Wednesday, 21 May 2008

Reflections Wed 21/05/2008 10:16

Radar reflectors - small boat variety - research in UK seemed to indicate are almost useless. These are the cylindrical plastic tubes with a honeycomb of aluminium plates inside to provide reflective area. We have the larger diameter version on the shrouds just above the lower spreaders, only because Cat 1 race rules require us to carry one. When I visited it today, I noticed that it is half full of water - and, yes, it is fitted the right way up. How? unless the wind somehow blew it up inside the flange around the 'lid'. I also have a set of flat plates that can be fitted together into a trapezoidal shape and hoisted in the rig - much better performance, but a pain to manage.

What I had intended to investigate but ran out of time is a gizmo called something like a radar echo enhancer - passive device that sits around all powered up, until hit by a radar beam which it then sends back but with a boost. Problem is that there are radars across quite a big frequency range...Might be useful to have one though, tuned to whatever is the most common frequency for fishing boat radars. M'sieur le Fruitelet - est ce possible you could investigate? Would have to be relatively inexpensive and easy to install.

We're tracking NW at varying knots - 2 at the mo - kevvo having difficulty with apparents. Must go and check.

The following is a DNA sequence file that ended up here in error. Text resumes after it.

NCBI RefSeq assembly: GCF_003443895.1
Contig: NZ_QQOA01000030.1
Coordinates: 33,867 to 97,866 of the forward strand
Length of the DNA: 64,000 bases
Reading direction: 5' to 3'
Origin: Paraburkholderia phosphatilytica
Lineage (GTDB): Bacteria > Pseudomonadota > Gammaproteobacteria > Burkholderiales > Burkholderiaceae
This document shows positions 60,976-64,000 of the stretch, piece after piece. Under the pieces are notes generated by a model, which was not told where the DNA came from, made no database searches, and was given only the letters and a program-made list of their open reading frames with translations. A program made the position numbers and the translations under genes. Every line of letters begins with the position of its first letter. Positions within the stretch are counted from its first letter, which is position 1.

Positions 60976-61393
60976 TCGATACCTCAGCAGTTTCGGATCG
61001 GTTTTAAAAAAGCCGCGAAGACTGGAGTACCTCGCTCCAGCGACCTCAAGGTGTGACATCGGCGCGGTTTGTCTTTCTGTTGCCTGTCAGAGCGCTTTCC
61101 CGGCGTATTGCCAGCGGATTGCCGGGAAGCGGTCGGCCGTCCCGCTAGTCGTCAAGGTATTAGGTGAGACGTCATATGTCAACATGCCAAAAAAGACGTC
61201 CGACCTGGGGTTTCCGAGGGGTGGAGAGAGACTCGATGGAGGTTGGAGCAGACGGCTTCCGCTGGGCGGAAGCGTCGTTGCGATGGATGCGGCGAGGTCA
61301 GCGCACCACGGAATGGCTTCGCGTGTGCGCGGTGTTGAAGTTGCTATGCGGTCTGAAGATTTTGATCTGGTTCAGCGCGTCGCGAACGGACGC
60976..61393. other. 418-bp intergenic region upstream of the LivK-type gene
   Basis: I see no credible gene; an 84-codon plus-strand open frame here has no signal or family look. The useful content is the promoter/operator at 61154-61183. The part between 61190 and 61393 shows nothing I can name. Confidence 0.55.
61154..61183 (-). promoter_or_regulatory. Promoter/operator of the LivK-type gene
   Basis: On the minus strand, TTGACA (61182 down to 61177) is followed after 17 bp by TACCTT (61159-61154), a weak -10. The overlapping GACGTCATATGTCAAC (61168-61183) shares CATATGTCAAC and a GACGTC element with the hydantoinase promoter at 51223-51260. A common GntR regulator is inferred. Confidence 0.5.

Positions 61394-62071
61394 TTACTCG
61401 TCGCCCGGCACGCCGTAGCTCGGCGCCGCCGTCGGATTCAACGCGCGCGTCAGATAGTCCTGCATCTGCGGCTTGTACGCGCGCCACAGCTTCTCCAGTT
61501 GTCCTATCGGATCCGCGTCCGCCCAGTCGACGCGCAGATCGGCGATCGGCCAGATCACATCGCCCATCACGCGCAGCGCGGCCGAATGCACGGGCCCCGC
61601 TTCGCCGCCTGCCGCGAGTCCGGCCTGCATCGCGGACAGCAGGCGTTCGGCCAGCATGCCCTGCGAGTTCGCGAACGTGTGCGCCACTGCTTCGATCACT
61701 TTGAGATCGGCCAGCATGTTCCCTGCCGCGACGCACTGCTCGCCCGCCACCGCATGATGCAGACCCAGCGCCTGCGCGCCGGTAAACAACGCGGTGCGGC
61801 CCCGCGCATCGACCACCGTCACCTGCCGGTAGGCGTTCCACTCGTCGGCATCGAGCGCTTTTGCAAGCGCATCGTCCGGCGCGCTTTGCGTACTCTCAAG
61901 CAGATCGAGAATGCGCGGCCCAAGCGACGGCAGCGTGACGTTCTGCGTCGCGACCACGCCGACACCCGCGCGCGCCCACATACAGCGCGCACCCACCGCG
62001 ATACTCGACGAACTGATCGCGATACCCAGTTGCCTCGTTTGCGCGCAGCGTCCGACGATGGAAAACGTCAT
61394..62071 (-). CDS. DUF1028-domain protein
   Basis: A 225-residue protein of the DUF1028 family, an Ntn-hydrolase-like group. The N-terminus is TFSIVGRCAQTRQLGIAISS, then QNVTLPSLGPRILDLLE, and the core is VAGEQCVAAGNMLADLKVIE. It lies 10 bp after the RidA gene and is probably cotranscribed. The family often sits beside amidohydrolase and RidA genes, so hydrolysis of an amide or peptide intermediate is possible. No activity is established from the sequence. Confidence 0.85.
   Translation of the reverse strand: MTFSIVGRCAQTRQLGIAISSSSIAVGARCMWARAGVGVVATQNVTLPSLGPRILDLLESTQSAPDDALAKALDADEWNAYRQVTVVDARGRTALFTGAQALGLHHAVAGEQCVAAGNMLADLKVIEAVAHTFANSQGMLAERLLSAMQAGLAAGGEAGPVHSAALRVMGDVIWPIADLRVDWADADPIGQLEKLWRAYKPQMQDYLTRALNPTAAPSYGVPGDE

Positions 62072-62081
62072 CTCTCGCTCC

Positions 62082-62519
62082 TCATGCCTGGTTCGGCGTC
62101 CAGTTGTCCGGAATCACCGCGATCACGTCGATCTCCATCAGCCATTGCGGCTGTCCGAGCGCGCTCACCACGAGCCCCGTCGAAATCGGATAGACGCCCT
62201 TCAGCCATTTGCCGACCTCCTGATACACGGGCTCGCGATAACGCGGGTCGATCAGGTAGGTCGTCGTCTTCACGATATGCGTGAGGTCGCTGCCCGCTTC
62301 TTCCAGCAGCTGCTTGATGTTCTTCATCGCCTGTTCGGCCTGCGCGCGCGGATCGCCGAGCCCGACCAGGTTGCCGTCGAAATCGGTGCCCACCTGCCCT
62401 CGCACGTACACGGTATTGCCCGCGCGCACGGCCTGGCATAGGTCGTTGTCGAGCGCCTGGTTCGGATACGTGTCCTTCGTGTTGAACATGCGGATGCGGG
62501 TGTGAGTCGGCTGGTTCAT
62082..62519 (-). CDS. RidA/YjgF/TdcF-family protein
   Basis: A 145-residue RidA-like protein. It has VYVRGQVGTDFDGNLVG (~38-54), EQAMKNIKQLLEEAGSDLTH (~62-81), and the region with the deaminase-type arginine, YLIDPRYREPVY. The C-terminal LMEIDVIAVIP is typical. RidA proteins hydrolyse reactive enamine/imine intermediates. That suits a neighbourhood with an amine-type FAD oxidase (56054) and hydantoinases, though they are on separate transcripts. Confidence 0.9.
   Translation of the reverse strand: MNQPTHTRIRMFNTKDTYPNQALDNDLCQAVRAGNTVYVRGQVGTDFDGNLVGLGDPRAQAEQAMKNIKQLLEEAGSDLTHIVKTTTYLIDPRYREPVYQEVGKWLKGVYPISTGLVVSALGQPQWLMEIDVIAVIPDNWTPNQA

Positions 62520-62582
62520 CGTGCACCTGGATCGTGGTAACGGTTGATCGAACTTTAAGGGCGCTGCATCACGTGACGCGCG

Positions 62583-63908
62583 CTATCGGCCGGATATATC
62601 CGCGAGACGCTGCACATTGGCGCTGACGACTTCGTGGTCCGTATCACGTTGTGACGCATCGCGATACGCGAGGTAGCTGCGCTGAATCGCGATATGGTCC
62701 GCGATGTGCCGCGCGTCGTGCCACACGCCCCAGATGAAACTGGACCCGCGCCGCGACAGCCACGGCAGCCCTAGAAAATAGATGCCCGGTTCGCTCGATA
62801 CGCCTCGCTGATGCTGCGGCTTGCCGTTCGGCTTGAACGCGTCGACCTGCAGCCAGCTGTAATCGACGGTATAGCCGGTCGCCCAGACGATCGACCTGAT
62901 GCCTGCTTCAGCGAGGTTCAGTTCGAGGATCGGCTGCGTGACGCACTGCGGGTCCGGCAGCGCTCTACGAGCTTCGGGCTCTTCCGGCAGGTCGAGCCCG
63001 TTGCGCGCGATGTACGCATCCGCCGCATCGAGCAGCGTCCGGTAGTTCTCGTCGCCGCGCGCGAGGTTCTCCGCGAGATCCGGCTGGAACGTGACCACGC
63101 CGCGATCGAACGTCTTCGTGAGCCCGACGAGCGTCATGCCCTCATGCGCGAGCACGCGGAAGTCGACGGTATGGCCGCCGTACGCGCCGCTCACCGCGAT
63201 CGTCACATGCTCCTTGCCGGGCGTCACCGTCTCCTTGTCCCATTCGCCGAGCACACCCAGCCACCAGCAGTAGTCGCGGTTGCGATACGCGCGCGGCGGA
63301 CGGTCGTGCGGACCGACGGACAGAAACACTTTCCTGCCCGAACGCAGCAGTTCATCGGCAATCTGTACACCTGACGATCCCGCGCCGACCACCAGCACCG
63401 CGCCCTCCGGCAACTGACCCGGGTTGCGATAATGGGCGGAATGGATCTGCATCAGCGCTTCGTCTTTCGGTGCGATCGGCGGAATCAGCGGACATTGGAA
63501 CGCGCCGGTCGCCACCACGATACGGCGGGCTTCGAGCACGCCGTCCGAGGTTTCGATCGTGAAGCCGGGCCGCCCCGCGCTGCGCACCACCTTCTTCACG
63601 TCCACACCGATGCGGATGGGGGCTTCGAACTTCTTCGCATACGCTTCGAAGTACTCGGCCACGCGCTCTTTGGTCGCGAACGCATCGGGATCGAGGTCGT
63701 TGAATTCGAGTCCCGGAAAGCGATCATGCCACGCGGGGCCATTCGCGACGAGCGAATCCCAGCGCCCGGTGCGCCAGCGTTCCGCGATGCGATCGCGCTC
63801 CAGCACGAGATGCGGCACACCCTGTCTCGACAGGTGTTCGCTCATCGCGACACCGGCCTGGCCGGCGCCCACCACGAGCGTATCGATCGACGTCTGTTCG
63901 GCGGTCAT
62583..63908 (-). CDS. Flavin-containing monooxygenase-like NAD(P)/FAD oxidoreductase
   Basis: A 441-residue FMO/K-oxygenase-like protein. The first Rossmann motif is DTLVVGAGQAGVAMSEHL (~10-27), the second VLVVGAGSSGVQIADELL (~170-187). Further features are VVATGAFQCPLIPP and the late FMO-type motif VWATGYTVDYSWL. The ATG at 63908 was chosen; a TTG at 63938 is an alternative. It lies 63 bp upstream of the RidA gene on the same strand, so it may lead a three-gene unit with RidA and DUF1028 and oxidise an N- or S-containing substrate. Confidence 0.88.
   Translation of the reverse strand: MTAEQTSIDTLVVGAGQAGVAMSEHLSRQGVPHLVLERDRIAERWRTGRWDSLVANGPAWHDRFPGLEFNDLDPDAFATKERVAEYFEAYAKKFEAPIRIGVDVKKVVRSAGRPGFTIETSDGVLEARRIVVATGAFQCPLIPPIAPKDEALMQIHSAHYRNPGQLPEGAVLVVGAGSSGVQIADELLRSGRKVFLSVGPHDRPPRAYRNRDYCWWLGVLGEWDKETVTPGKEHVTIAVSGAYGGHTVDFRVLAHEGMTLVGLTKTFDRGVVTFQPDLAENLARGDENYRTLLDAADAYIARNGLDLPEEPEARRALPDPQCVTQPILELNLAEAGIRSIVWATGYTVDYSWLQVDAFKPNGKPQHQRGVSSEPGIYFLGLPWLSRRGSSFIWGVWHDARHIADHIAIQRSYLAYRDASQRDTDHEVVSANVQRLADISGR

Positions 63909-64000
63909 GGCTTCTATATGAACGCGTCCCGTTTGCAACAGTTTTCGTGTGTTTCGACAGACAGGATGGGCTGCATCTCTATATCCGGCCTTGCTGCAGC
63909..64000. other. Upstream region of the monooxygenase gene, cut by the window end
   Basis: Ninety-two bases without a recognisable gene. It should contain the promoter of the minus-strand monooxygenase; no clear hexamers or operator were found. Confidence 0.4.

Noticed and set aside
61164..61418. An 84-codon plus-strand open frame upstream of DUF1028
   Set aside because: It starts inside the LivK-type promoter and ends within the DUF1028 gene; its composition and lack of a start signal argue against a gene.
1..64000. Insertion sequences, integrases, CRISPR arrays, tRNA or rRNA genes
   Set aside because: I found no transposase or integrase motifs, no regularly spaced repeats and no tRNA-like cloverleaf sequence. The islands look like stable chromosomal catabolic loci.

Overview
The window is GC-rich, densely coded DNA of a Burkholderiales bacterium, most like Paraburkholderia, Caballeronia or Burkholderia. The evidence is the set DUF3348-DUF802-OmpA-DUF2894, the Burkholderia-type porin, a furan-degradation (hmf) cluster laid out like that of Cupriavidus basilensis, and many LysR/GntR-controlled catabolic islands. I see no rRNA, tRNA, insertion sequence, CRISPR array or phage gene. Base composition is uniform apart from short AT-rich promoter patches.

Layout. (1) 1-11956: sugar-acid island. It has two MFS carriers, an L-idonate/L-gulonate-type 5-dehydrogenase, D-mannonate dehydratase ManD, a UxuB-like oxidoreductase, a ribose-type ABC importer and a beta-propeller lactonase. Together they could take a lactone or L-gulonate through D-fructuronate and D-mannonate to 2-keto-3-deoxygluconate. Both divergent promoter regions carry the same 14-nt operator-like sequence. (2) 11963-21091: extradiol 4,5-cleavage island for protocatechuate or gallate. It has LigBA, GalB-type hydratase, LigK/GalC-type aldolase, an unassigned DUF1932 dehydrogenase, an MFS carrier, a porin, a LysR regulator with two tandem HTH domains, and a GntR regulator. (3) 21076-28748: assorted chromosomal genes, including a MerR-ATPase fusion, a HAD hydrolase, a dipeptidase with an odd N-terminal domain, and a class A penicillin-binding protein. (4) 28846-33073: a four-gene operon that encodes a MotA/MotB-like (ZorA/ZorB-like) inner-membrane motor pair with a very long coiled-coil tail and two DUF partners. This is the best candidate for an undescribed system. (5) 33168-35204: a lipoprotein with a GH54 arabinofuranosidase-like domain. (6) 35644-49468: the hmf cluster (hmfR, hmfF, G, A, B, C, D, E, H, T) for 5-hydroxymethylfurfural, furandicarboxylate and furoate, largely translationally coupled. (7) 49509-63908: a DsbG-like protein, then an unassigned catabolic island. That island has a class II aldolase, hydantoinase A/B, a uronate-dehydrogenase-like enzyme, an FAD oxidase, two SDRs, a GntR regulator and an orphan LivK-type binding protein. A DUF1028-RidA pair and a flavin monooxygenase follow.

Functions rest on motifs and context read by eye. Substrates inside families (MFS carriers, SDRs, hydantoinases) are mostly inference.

I think I'm getting the hang of the SatC weather warnings - there is a string of circular storms that form off Eastern Japan and move NE just to the north of where we are. They all have 'possibility of winds 30 - 50 knots within radius of 500 miles of centre in SE semicircle'. Tends to gnaw at the viscera a bit until you realise that that phrase is a bit of a backside coverer for whichever Met office issued the warning. The grib shows the one moving north of us now is a lot tamer, but no doubt it could develop.

Warm, toasty layered up McQ looks like the Michelin Man with bunches after his third massive plate of Fettucine Alfredo. I don't know how she can move, but she does. I tend to go for a lot less fabric and lots of air, with good seals to keep as much in as possible. Whatever works, I guess. Must soon brave the starboard upper bunk, delve below it and drag out my bag of warm stuff. Noticeably cool, though we are at the same latitude as Sydney. Water 19 deg. Oily margarine has recongealed in the ice box and the VoA is at jackhammer level.